Into the food processor, with 4 cloves of minced garlic (because I like lots of garlic), 1/2 cup of olive oil, 1/4 cup of parmesan, a tablespoon of lemon juice and some lemon balm I found growing in the herb garden, a dash of salt, some pepper, and a handful of walnuts.

Chickweed Pesto!  We used it on crackers and with chips.  It had a fresh lemon-y flavor and kept its color over the several days it lasted.  I used the remainder then in a pesto-bean-syrian (thinly sliced red onions, roasted mini-peppers, tomatoes, green beans, olives and feta with the pesto mixed in a lemony oregano vinaigrette) kind of salad to go with the Vegetable Pastitsio I made for Easter dinner.

I love to eat my weeds!

Joining Tuesday Garden Party; Backyard Farming Connection Blog Hop; Farmgirl Friday Blog Hop

Friday, March 29, 2013

"Old Lady Gardening". Really? (and some Altered Book art)

Sometimes, more than I like to admit, I like to torture myself by looking at the stats on this blog.  I'm pretty sure it's one of those "no-no's", like tracking the stock market on a daily basis.  You can get yourself all in a state with the ups and downs.

Anyhew, there with the stats is a thing that shows "traffic sources", and it will show the google searches people have made that lead to your blog, with the key words they use.

"old lady gardening"


Of course, one of my goals is to be one of those spritely "old ladies" always in the yard, with sticks and seeds in my stylishly ultra short steel gray or snow white hair (think Judy Dench), stooping down conversing with the fairies that live near my frog pond.  I didn't think I was quite there yet, though.  At least my hair is pretty much the same old boring brown, with some gray mixed in, that it's been for a number of years.  But I do often have sticks and leaves and seeds stuck on me.  And sometimes I find a chicken egg forgotten in my coat pocket from the last time I went outside.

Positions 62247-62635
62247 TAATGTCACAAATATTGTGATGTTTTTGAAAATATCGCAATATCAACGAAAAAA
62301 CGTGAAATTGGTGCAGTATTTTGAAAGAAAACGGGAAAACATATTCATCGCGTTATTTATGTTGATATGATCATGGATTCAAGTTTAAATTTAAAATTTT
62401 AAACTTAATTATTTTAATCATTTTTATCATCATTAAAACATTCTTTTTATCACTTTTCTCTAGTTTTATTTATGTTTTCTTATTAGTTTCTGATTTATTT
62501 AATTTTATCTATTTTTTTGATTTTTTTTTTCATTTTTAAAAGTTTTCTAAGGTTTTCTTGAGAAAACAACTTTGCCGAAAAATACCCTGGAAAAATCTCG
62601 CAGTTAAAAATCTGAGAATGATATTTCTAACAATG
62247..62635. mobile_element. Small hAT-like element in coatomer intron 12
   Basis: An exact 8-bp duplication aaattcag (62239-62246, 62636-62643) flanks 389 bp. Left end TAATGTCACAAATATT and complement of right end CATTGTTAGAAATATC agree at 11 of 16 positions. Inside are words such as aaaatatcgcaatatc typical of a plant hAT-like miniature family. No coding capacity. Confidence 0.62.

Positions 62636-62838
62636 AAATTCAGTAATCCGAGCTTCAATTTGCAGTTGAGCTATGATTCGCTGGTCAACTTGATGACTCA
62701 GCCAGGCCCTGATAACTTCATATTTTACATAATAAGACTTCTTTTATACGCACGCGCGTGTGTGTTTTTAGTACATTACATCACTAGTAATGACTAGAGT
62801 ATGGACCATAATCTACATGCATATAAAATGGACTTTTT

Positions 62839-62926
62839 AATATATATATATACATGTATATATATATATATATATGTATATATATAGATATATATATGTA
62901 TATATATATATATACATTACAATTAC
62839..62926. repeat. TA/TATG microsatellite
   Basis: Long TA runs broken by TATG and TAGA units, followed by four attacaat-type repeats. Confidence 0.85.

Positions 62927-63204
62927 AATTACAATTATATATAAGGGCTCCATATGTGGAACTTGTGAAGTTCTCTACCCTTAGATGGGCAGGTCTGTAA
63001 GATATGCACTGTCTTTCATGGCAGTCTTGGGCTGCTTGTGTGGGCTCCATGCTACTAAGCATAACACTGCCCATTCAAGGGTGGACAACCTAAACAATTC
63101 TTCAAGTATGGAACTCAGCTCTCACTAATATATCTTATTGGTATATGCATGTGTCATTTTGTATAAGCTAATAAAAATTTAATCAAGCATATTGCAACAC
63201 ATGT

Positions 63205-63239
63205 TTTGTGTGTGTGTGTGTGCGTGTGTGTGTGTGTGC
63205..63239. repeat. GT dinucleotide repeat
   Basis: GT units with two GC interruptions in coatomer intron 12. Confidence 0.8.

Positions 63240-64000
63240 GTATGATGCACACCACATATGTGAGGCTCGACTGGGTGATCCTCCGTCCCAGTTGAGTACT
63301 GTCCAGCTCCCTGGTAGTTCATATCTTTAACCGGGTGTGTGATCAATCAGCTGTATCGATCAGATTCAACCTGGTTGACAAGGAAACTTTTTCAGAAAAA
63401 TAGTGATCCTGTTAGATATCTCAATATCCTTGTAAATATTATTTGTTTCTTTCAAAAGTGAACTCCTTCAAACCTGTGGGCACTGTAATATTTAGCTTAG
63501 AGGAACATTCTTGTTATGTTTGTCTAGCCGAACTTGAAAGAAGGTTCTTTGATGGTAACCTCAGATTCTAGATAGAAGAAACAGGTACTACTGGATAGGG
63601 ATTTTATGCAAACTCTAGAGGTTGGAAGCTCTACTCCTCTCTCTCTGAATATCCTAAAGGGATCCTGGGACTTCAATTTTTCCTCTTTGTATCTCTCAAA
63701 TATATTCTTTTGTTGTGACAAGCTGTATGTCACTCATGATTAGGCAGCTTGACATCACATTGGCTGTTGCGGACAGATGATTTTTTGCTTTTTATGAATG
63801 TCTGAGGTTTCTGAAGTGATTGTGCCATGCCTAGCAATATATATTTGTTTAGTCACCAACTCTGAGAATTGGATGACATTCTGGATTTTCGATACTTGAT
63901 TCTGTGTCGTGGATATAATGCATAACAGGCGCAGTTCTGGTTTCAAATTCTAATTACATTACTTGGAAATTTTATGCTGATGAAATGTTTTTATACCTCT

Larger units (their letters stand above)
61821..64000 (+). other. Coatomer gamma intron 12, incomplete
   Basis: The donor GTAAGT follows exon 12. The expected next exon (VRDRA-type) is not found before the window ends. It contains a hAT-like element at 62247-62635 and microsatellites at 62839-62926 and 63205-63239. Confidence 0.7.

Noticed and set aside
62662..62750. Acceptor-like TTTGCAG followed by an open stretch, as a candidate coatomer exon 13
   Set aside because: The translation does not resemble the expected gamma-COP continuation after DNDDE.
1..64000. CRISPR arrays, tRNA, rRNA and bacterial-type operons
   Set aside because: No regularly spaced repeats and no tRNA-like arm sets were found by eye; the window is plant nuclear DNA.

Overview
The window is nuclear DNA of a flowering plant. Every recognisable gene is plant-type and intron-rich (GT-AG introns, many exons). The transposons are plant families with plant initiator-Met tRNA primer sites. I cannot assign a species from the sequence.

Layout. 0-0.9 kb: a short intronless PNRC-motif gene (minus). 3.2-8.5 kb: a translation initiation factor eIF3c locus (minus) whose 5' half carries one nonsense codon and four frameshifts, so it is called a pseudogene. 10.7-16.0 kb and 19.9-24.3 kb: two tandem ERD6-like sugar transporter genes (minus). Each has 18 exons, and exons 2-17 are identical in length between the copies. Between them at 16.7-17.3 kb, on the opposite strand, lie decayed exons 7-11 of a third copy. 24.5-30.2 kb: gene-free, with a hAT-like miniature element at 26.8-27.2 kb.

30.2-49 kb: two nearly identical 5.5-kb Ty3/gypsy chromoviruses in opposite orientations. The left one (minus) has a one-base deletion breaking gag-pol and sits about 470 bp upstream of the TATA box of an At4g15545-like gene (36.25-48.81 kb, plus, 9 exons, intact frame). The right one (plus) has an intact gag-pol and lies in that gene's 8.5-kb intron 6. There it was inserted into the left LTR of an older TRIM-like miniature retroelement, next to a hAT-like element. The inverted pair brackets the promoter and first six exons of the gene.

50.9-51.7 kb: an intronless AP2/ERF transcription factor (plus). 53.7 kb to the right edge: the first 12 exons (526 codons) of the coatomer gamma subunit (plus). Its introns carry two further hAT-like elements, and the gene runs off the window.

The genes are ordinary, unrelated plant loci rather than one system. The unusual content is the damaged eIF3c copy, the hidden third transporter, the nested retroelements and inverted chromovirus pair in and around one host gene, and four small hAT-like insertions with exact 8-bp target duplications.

Well, enough of that.

This was my spread for the March meeting of the Altered Book group I belong to.  The theme of this book is "Good Fortune" (as in fortune cookies).  The fortune at the bottom says "One dreamed of becoming somebody.  Another remained awake and became."

And further up on the page I wrote with pencil that existential observation "Things in the mirror may appear closer than they are".  I spent a lot of time on my recent trip to Austin looking at that phrase imprinted on the side mirror of the car I rode in (what should have been an 11 hour drive took 14 hours due to interstate construction).

Another member of the Altered Book group (the owner of the "Good Fortune" book as a matter of fact -- come on, Cindy!  I dare you to post a comment! -- I don't even have those weird unreadable letters and numbers to trip would-be commenters up ;-), brought these to show -- they are made from toilet paper tubes.  I think it would be cool to make a chess set out of them.

Thursday, March 7, 2013

Welcome Kemper!

Today we welcomed our newest grandchild to the world, Loren's (our #2 daughter) and Jonathan's first child, and our third grandchild!  Presenting Kemper Lizbeth:

She's a big ole juicy baby -- 10.6 pounds!  Mother and baby are doing great, and even though Loren and Jonathan and Kemper are far far away in Austin, TX -- the wonders of technology and the web made it almost like we were there.

Saturday, February 23, 2013

Snacking from the Winter Garden

Sometimes you just want that salty crunchy thing for a snack!

Baked Kale Chips

Some Kale leaves from the garden (note, I should have stripped out the large center stems)

drizzle with olive oil, sprinkle with coarse salt, bake in a preheated 425 degree oven for 5 to 8 minutes.

Salty and crunchy, tasty, just like chips -- but so much better for you!  Eat your greens.

Tuesday, February 19, 2013

Grilled Beets and Mashed Turnips

Last week I paid a visit up to our town's community communal garden where Jef the Farm Dude invited me and my friend to harvest as much red cabbage, turnips and beets as we wanted, as they had tons and he is planning to turn over the bed in the next week or two.  So I have a fridge full now.

Last night I made a Turnip and Pear Mash, which was delicious (chunked turnips and pears, boiled until soft, mashed with butter, salt, pepper and thyme).